Date of Award


Document Type


Degree Name

Doctor of Philosophy (PhD)


Computer Engineering and Sciences

First Advisor

William Allen

Second Advisor

Shengzhi Zhang

Third Advisor

Muzaffar Shaikh

Fourth Advisor

Philip Bernhard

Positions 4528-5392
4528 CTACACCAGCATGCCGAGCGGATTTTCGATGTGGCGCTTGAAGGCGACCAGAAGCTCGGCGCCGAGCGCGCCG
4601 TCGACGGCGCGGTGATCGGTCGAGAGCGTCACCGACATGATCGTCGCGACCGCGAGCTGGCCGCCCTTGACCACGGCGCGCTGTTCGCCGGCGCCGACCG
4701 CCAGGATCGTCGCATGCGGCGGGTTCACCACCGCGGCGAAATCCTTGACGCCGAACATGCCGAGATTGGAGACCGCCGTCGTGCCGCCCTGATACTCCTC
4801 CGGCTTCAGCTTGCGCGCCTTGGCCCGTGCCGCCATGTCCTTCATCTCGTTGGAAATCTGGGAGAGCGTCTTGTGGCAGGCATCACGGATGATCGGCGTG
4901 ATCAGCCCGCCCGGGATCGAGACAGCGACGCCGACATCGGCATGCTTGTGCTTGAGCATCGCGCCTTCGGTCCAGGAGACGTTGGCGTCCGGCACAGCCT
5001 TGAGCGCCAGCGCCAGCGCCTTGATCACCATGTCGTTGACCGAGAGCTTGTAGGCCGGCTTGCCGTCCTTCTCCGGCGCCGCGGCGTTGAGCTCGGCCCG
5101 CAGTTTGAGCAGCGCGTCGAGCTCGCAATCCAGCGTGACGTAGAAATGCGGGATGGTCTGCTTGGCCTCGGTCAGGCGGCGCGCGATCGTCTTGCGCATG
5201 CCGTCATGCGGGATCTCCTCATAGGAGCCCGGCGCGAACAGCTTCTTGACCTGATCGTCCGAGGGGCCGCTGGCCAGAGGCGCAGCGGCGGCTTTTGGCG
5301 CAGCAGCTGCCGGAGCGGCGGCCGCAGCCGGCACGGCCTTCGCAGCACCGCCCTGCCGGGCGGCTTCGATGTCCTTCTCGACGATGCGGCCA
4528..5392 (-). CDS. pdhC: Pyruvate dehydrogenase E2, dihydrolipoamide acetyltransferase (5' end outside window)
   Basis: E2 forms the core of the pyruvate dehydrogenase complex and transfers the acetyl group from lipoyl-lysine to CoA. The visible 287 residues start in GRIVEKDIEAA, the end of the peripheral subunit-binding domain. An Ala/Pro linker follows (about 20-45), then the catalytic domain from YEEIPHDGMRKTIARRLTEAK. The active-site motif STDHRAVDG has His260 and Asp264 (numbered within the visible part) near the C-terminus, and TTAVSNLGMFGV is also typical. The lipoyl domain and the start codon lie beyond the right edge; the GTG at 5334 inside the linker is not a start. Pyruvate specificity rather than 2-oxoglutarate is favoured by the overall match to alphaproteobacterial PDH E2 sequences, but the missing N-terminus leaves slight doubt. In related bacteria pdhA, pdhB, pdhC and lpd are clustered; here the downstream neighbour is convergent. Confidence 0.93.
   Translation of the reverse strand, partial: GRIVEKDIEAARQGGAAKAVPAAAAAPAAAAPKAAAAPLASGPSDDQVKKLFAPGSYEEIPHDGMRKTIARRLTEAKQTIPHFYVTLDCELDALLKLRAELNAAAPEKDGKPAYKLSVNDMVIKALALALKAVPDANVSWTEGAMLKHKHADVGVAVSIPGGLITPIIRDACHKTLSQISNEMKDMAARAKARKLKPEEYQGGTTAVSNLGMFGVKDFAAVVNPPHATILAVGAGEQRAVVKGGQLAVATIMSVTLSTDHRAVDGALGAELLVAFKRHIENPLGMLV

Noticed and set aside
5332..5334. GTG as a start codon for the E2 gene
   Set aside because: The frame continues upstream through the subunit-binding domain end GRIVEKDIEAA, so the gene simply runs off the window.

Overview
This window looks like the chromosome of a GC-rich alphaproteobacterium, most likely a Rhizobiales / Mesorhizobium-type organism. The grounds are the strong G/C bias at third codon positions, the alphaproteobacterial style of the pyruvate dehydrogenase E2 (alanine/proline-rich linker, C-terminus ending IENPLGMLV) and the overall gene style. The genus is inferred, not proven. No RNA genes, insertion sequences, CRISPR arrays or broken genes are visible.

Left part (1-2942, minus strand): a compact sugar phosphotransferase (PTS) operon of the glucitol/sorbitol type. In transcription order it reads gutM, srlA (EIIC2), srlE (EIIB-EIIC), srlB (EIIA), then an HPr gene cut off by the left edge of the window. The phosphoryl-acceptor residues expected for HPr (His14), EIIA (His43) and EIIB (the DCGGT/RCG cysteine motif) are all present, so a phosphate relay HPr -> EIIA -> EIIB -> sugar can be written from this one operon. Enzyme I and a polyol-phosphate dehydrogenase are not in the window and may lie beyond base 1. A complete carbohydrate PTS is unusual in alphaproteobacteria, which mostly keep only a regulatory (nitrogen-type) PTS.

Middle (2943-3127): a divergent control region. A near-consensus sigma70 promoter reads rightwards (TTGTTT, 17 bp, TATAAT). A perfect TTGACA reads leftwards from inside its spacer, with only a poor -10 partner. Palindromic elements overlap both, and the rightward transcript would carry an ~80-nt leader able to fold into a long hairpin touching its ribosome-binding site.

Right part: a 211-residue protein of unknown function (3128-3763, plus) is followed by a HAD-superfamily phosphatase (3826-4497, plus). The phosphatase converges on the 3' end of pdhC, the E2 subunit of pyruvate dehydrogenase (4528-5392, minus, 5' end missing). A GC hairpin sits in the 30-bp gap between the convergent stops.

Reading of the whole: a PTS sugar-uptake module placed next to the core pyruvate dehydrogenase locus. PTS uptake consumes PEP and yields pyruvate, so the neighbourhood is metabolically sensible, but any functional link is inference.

In this dissertation, we address the problem of weakness of address space layout randomization. The address space randomization technique was proposed to make determining the address of a shared library more difficult since each instance of the program is loaded into a random base address. However, when address space randomization layout (ASLR) is implemented on a 32-bit system, an attacker can use a brute force attack to guess the address of the shared library.The main goal of the research described in this dissertation is to study the use of a dispatching algorithm and multiple back-end servers as a moving target defense technique to mitigate ASLR weaknesses. In this dissertation, we present a probabilistic model for three types of attacks. First, we present a brute force attack when the number of servers is known. Second, we present a brute force attack when the number of servers is unknown. Then, we present the probability of the attacker’s success on both of the attacks. Second, we implement a system to mitigate those attacks, to measure the effect of implementing these defenses on performance, and to measure its effect on throughput, response time and CPU utilization. Finally, we analyze how the moving target defense helps in distributing the attack and increasing the attack surface. We demonstrate how increasing the attack surface affects system performance.